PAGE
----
Pentecost and Sola Scriptura

Holy Cross Orthodox Church – High Point, NC
Knox Presbyterian Church – Pasadena, CA

 

 

 

 

 

 

 

This past Sunday was the feastday of Pentecost (see Acts 2).  Protestants and Orthodox Christians celebrate Pentecost in quite different manners. Many Protestant churches festoon their sanctuaries with bright red balloons.  Once I was visiting a friend’s church and witnessed red balloons cascading from the balcony onto the congregants below.  Orthodox churches celebrate Pentecost with a Vespers service where the entire congregation kneel during the three lengthy prayers.  This kneeling prayers service is universal among the Orthodox. Orthodox churches around the world all used the same prayers whether in the US, Russia, Africa, Latin America, or in Southeast Asia.

Kneeling Vespers – Thailand
Kneeling Vespers – Malaysia

 

 

 

 

 

 

 

As a convert to Orthodoxy, I noticed that there seems to be a greater emphasis on Pentecost in Orthodoxy.  Fr. Stephen Freeman just posted an insightufl reflection on the kneeling prayers: “Entering Hell on Pentecost – With Prayer.” Protestants curious about the contents of the kneeling prayers are welcome to read Fr. Stephen’s article.

 

Pentecost – The River of God Flowing Through History

A reader sent me a comment with several good questions about sola scriptura that I thought merited a separate article.  One of the questions he put to me was: “Are the writings of the Fathers and the liturgy of the church “theopneustos? [God-breathed]”  This is an important question that calls for reflection on the relations between the Holy Spirit, Scripture, and the Church. This will be the basis for next series of articles titled: “Pentecost and Sola Scriptura.”  In this series I will present how differences in the way Protestantism and Orthodoxy understand the Holy Spirit shapes our understanding of Scripture.  In preparation for the next article, readers are invited to read an article I posted earlier: “Pentecost and the Promise of God Fulfilled.”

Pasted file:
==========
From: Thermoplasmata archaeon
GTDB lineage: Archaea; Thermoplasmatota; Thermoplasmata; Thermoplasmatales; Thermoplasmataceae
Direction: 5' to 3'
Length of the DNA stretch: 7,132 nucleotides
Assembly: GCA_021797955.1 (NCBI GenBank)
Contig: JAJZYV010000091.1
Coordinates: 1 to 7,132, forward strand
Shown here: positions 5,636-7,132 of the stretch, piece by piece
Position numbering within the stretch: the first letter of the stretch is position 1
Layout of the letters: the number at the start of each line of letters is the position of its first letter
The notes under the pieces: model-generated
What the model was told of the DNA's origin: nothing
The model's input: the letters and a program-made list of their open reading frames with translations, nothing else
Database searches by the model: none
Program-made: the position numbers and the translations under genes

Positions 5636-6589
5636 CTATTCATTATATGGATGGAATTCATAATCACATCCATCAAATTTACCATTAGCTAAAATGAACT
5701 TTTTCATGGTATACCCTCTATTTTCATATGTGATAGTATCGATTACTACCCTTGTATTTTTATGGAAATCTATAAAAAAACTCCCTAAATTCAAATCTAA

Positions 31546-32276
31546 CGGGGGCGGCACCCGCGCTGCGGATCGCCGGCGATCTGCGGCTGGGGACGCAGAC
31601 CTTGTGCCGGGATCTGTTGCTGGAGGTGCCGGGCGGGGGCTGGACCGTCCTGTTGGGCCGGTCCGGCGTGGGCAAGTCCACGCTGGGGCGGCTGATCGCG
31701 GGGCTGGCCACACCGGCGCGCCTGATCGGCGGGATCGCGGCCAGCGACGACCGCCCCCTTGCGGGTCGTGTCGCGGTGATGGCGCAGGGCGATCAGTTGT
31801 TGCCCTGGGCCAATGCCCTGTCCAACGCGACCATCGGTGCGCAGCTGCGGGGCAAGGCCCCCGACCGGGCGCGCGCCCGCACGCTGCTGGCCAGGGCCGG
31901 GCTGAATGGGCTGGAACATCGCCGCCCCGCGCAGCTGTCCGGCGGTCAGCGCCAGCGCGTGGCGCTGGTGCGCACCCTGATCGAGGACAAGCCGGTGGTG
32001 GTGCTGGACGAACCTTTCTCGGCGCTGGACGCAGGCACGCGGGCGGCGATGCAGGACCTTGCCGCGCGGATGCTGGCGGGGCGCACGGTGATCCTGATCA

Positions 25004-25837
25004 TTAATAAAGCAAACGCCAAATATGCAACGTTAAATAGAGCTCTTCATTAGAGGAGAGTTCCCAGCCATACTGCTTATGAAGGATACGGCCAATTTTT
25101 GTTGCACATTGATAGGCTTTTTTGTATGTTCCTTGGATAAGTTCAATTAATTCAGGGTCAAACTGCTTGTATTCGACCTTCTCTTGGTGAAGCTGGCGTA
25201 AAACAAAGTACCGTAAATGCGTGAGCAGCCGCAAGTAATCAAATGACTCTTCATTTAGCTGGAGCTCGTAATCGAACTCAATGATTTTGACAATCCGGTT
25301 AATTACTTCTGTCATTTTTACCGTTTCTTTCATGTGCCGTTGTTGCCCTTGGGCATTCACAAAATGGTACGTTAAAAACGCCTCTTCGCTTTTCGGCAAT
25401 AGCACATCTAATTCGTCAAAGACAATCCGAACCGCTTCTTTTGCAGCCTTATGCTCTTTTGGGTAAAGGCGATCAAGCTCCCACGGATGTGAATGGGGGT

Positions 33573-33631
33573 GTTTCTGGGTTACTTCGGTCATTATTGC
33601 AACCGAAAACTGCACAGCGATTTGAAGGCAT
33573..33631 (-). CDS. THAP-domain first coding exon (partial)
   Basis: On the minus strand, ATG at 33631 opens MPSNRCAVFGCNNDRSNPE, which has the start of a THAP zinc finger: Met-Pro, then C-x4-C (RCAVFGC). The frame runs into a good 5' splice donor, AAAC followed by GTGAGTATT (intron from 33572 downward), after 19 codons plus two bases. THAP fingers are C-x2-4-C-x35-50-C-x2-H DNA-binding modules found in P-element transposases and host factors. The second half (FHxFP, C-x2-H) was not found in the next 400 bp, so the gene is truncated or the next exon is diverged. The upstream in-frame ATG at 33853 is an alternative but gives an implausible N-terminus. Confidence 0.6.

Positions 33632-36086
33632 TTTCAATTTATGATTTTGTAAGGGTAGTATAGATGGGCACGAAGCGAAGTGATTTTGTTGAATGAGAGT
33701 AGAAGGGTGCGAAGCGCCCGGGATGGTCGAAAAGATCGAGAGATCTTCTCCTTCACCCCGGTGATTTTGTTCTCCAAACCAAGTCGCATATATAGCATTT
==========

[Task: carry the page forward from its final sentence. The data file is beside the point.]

Robert Arakaki

 

 

6 comments:

  1. How wonderful to show great honor to our Lord by Kneeling before His throne and praying & worshiping Him, especially on such a very powerful day of Pentecost. I know my Baptist church hardly does this, but I guess with such a high packed amount of people on Sundays and little room for everyone to kneel would be hard. Would love to have gone to a Orthodox Church on Sunday and be apart of something like that.

  2. Hi, Robert: Could you explain why so many of today’s fundamentalist Protestants are so extremely anti-history? They don’t seem to have an appreciation for any history prior to the 21st century, and they seem to think that the Bible is all they need. It’s extremely difficult and personally frustrating whenever it comes to sharing the Orthodox Faith with such persons. Thanks!

    1. Jay,